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As cocktails go, you can’t get more classic than the Old Fashioned, a simple concoction of bourbon (or rye), sugar, water and bitters. Good versions of the drink can be found all over the world. But simple tweaks—rum here, smoke there, tamarind elsewhere—can easily change up the classic into a new favorite. We tracked down 11 unique riffs at bars and restaurants around the country you can drink right now.
Can’t make it to any of the bars serving these great Old Fashioneds? Try mixing the Kentucky River from this list at home.
The opulent art deco vibe at Rosina inside The Palazzo at The Venetian hotel draws you in, but the dedicated Old Fashioned menu keeps you there. The Kentucky River, just one of seven riffs, includes Buffalo Trace bourbon, Tempus Fugit crème de cacao and a few dashes of peach bitters to add a bit more sweetness. It’s all stirred in a double Old Fashioned glass with a lemon twist.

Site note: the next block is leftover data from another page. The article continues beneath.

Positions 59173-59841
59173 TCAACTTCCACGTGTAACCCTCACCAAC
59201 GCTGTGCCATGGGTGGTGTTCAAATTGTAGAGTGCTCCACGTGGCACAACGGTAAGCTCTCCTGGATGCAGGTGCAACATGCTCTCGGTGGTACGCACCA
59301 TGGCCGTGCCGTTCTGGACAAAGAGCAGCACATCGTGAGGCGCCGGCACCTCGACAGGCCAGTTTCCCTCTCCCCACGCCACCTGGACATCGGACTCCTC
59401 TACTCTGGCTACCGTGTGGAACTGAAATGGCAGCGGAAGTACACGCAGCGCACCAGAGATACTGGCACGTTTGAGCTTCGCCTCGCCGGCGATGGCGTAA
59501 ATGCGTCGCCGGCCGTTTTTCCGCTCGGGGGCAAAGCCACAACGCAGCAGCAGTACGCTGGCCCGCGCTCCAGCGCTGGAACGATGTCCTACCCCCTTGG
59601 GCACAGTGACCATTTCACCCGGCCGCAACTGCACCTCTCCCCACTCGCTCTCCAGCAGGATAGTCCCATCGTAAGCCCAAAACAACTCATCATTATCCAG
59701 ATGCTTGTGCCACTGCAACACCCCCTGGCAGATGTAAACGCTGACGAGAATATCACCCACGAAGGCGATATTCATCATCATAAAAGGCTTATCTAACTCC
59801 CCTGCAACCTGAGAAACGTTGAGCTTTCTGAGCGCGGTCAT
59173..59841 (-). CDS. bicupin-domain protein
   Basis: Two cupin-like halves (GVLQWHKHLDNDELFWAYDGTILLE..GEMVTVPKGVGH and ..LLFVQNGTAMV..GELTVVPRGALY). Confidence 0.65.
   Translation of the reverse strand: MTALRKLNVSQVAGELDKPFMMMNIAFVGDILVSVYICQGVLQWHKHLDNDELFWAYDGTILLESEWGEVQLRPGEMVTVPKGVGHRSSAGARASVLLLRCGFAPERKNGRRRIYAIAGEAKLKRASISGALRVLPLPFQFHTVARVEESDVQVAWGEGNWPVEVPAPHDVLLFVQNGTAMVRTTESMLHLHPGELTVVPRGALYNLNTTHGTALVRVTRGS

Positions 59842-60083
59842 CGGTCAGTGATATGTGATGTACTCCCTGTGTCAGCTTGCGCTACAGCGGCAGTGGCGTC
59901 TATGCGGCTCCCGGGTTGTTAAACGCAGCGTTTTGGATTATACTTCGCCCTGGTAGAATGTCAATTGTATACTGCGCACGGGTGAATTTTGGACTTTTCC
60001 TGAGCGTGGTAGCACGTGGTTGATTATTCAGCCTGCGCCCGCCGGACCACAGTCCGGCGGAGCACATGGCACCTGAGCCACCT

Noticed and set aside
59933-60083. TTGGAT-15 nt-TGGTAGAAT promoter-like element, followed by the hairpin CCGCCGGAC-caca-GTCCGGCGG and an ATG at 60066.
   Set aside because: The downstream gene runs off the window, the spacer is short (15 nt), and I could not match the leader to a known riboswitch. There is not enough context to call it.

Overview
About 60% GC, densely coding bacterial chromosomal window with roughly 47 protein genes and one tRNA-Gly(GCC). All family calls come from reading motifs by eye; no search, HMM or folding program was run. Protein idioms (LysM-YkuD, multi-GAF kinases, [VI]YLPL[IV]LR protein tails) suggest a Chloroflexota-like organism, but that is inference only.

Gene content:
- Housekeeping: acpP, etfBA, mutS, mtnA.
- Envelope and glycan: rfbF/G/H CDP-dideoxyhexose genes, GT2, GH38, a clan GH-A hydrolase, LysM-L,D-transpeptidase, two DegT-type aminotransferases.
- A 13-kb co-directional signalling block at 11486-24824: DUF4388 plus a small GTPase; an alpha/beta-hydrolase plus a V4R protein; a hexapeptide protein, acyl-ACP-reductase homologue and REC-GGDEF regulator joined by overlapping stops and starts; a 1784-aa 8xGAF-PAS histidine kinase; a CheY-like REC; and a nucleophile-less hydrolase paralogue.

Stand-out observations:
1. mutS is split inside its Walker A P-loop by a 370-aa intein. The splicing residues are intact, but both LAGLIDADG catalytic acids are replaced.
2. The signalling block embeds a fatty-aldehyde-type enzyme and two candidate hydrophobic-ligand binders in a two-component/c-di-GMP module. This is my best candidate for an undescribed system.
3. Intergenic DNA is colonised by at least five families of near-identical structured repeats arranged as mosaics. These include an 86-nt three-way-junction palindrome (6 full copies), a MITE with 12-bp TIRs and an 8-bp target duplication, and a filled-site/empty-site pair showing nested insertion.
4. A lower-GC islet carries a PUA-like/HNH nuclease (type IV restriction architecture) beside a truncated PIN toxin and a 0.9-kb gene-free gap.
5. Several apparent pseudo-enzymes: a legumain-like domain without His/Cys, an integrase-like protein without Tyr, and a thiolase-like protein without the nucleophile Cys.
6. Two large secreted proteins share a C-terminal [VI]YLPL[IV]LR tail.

Each season, Hundred Proof beverage director Stephen Kurpinsky changes up the bar’s Old Fashioned. This spring, San Diego saw an unusual influx of rain, offering more spring bloom than usual. This inspired a fresher cocktail using Old Forester 100-proof bourbon with Chareau aloe liqueur, marigold syrup and a couple of dashes of lavender bitters. The cocktail offers a blend of cucumber and spearmint with some floral bitterness and herbal sweetness of lavender. It’s spring in a glass.
The house cocktail at Queen Mary is this Navy Strength Old Fashioned. It includes overproof spirits: fragrant pot-stilled Smith & Cross Jamaican rum and Hayman’s Royal Dock gin that’s heavy on juniper but balanced with citrus and spice. It also has demerara syrup, two dashes of Angostura bitters and a light dash of saline solution. The drink is then stirred and served over a single large cube in a double rocks glass and garnished with a long expressed orange peel. “It's simple, elegant, strong and a bit counterintuitive,” says general manager Dan Smith. “A gin and rum old fashioned? It's delicious.”